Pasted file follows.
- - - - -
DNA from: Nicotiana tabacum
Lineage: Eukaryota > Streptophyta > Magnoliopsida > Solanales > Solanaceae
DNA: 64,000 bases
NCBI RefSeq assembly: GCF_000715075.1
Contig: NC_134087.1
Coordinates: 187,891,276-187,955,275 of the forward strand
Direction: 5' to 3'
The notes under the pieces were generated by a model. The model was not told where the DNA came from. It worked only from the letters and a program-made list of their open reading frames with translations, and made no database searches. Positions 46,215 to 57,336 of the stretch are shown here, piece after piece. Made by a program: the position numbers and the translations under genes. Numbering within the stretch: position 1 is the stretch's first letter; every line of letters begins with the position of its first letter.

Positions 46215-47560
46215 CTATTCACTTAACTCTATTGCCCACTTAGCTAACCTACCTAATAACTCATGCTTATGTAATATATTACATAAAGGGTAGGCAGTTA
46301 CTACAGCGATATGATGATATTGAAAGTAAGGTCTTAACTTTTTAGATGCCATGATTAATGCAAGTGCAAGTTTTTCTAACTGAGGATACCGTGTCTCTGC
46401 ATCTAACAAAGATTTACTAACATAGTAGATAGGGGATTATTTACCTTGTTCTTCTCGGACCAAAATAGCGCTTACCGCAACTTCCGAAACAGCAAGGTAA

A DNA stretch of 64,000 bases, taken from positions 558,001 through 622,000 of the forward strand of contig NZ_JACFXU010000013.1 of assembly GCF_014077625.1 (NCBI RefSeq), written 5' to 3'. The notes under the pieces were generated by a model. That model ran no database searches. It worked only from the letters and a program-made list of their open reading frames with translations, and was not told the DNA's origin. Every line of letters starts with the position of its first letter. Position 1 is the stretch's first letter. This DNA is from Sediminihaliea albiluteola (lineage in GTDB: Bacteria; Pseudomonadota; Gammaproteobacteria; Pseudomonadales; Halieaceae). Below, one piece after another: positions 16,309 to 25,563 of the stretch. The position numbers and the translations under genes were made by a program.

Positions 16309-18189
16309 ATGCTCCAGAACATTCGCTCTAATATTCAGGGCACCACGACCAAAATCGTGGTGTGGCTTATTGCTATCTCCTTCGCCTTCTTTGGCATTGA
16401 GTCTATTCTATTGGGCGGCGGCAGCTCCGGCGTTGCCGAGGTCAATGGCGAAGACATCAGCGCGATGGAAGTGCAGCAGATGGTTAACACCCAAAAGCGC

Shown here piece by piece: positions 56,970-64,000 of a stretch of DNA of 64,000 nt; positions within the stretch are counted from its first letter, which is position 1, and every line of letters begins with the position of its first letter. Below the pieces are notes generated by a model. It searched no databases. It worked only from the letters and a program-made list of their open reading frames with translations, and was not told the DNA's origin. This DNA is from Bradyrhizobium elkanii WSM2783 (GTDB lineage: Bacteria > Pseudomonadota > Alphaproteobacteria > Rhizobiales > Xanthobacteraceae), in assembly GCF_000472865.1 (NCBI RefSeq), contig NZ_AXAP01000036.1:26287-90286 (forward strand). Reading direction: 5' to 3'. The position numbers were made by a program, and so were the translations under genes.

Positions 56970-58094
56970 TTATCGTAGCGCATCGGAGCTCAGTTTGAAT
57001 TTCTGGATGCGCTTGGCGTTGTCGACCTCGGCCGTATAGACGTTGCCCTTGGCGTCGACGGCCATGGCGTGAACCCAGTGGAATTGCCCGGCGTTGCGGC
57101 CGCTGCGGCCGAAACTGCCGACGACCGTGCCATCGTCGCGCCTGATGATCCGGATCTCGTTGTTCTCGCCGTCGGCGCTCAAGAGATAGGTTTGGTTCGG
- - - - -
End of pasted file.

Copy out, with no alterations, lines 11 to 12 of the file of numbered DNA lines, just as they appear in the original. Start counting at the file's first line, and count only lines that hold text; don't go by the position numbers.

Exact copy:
46301 CTACAGCGATATGATGATATTGAAAGTAAGGTCTTAACTTTTTAGATGCCATGATTAATGCAAGTGCAAGTTTTTCTAACTGAGGATACCGTGTCTCTGC
46401 ATCTAACAAAGATTTACTAACATAGTAGATAGGGGATTATTTACCTTGTTCTTCTCGGACCAAAATAGCGCTTACCGCAACTTCCGAAACAGCAAGGTAA